Radon can be found throughout Minnesota

2 in 5 homes in Minnesota have high radon levels

Radon is a colorless, odorless radioactive gas that naturally comes from the soil. Radon can enter any building—homes, offices, and schools—and result in a high indoor radon level. Radon gives off radioactive particles that, when breathed in, can damage the lining of the lungs.

Radon is a serious public health issue in Minnesota, where 2 in 5 homes tested have radon levels that are a major health risk. Minnesota has high radon levels due to its unique geology and cold climate. During the winter, home heating systems tend to draw in radon gas from the soil, increasing radon levels inside the home. Many Minnesotans also use basements as living spaces, which can increase radon exposure.

Radon is the second leading cause of lung cancer

The U.S. Surgeon General has warned that radon is the second leading cause of lung cancer in the United States today. Only smoking causes more lung cancer deaths. If your home has high radon levels and you smoke, your risk of lung cancer is even higher. Radon accounts for about 21,000 lung cancer deaths every year. You don’t have to be a smoker to get lung cancer; 2,900 lung cancer deaths were nonsmokers.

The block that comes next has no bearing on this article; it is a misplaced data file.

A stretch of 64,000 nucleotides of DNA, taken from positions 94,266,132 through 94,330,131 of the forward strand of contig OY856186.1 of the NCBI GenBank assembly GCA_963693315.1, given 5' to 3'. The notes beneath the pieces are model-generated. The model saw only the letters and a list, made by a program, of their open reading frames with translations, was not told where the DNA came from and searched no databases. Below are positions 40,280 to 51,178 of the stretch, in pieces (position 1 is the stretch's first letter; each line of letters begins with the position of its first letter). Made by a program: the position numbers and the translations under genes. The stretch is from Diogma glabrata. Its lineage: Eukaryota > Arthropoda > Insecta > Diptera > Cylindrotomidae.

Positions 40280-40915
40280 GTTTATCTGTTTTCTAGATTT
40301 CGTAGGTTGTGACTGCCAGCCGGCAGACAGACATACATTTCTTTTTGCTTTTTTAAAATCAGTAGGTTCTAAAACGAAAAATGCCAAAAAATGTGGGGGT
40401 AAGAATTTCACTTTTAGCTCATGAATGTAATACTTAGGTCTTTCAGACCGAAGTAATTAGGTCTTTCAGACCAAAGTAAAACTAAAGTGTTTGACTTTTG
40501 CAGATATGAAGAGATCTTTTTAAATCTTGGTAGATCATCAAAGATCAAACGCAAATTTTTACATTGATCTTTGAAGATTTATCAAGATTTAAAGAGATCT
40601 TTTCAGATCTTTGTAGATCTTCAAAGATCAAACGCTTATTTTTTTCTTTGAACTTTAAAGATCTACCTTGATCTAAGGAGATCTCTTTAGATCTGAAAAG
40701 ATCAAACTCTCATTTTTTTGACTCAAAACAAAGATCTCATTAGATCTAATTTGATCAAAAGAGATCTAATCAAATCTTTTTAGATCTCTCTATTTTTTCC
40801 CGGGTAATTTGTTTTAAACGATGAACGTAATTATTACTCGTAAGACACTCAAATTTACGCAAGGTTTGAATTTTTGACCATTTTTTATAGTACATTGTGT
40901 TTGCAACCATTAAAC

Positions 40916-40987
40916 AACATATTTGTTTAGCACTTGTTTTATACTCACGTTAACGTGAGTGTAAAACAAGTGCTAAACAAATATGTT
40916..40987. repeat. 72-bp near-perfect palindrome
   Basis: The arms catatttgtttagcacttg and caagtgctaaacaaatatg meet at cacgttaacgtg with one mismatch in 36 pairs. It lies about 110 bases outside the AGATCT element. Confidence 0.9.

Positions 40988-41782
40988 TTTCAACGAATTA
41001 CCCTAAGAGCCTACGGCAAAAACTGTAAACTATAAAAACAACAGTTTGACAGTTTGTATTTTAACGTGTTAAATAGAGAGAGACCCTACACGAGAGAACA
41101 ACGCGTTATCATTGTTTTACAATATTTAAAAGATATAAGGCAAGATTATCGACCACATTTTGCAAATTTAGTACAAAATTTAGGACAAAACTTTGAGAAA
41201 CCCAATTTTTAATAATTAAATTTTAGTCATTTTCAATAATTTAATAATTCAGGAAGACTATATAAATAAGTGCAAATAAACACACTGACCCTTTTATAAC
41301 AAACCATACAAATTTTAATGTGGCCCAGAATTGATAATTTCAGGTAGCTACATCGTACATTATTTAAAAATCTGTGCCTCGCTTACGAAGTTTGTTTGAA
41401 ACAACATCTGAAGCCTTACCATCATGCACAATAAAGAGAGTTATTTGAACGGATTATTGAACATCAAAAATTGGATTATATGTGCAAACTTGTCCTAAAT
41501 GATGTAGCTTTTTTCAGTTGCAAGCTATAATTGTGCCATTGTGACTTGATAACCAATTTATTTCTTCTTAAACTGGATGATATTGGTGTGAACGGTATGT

Test your home for radon

Minnesotans can order discounted radon test kits.
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Radon is present everywhere, but the greatest exposure is inside buildings. Radon exposure is most likely to happen at home, where people spend most of their time. Your home can have high radon levels whether it is old or new, well-sealed or drafty, and with or without a basement. All houses have some radon, but even houses next to each other can have very different radon levels. The only way to measure your radon risk is to test your home. If you do have high radon levels in your home, there are ways to reduce it. 

What is being done about radon exposure?

  • The MDH Indoor Air Unit provides information on radon and how to protect your family's health.
  • The US Environmental Protection Agency provides information and resources about radon, its health effects, and its control.
  • The World Health Organization has an on-going WHO International Radon Project to collect and analyze information on radon risk, radon policies, radon mitigation and prevention, and radon risk communication.

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